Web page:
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What is the correct terminology for a person who is clinically "Small"?

  1. Matthew Kirk profile image80
    Matthew Kirkposted 5 years ago

    What is the correct terminology for a person who is clinically "Small"?

    Basically I mean actual "Dwarves", or do they prefer "midgets" or perhaps vertically challenged or something else?

    What is the PC term?

  2. Haunty profile image84
    Hauntyposted 5 years ago

    In the UK, it's just titch. jk I think it varies by person and by context. Some prefer "midget" in a funny sense, but for the main I would just use "short."
    Btw, the official terms for the condition are "dwarfism" and "short stature."

    1. Matthew Kirk profile image80
      Matthew Kirkposted 5 years agoin reply to this

      So Oompa Loompa isn't acceptable? Dammit I'm in trouble!

    2. Haunty profile image84
      Hauntyposted 5 years agoin reply to this

      Nooo, wait! I didn't say that. I mean... how am I supposed to know?! Are you a dwarf? Or did you just find out? Poor, poor Matthew. Trust me, it's no biggie. wink

    3. Matthew Kirk profile image80
      Matthew Kirkposted 5 years agoin reply to this

      Thats the problem haunty I'm not a 'biggie', I'm a 'smallie', people like you disgust me!

    4. Haunty profile image84
      Hauntyposted 5 years agoin reply to this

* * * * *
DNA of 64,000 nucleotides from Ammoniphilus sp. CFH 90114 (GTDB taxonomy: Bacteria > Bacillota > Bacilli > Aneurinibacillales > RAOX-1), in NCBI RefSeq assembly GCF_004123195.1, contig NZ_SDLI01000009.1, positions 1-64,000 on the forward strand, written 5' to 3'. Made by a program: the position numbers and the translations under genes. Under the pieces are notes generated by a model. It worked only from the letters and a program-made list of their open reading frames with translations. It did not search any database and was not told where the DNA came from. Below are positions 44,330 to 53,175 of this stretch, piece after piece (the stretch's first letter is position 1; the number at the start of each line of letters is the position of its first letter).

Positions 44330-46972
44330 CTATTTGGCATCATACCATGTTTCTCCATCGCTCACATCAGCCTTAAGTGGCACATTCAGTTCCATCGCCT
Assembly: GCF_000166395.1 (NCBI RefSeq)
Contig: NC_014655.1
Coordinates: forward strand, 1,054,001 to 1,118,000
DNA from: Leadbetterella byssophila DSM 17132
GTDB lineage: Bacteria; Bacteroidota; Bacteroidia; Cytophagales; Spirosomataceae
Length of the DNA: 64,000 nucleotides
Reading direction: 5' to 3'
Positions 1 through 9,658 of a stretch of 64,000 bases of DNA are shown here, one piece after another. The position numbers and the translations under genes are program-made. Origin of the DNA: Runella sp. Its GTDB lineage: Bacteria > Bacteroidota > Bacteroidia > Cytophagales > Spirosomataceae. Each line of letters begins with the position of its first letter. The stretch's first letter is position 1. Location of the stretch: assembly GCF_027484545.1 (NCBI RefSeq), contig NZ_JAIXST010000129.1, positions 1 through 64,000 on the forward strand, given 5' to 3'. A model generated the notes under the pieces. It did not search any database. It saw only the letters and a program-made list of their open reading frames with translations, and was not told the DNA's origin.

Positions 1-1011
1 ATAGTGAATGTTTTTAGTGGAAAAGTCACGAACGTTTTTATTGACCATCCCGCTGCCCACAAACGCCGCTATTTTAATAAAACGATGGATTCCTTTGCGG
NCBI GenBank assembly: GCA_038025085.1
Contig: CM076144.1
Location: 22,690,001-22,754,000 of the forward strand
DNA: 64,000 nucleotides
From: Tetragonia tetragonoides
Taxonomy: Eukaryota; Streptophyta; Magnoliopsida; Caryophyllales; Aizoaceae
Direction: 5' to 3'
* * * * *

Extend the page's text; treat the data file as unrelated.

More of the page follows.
Hey I didn't mean to offend! You should know that. Well, maybe if you remove the 'h' from the 'whit.' On your Twitter, I mean. wink

    5. Matthew Kirk profile image80
      Matthew Kirkposted 5 years agoin reply to this

      Just playing with you haunty, I'm 6 foot wink

  3. profile image0
    JThomp42posted 5 years ago

    I think from what I have heard and seen, They prefer "Small person".

    1. Matthew Kirk profile image80
      Matthew Kirkposted 5 years agoin reply to this

      Small person it is from now on, no more oompa loompa

    2. profile image0
      JThomp42posted 5 years agoin reply to this

      Thank you Matthew.

  4. darkland profile image61
    darklandposted 5 years ago

    Personally, I don't understand "vertically challenged", can you be challenged if you can't possibly change the situation?  I think, perhaps "vertically limited" might be more accurate.
    PC terms only seem to make a delicate situation worse by not only underlining the fact but making it unspeakable.  Short people know they're short and they'll only be offended if it is noted unnecessarily or condescendingly.

    1. Matthew Kirk profile image80
      Matthew Kirkposted 5 years agoin reply to this

      So when a small person gets on the bus and I say "awwww what a pretty little dwarf" they don't like it? But when I say "hello dwarf" and shake their hand they do?

    2. darkland profile image61
      darklandposted 5 years agoin reply to this

      certainly the second one is less condescending but why would the situation call for the designation?  Do you say "hello, woman" or "hello there, black man" when you meet those people?  I'm not Miss Manners, but why be discourteous?

  5. Sherry Hewins profile image96
    Sherry Hewinsposted 5 years ago

    They are Little People, They even have LPA (Little People of America) conventions.

    1. darkland profile image61
      darklandposted 5 years agoin reply to this

      Leprechauns have always been known as "the little people", what will they think?  I don't think we should handle one problem by creating another. Thanks for the answer, I didn't know that.

 
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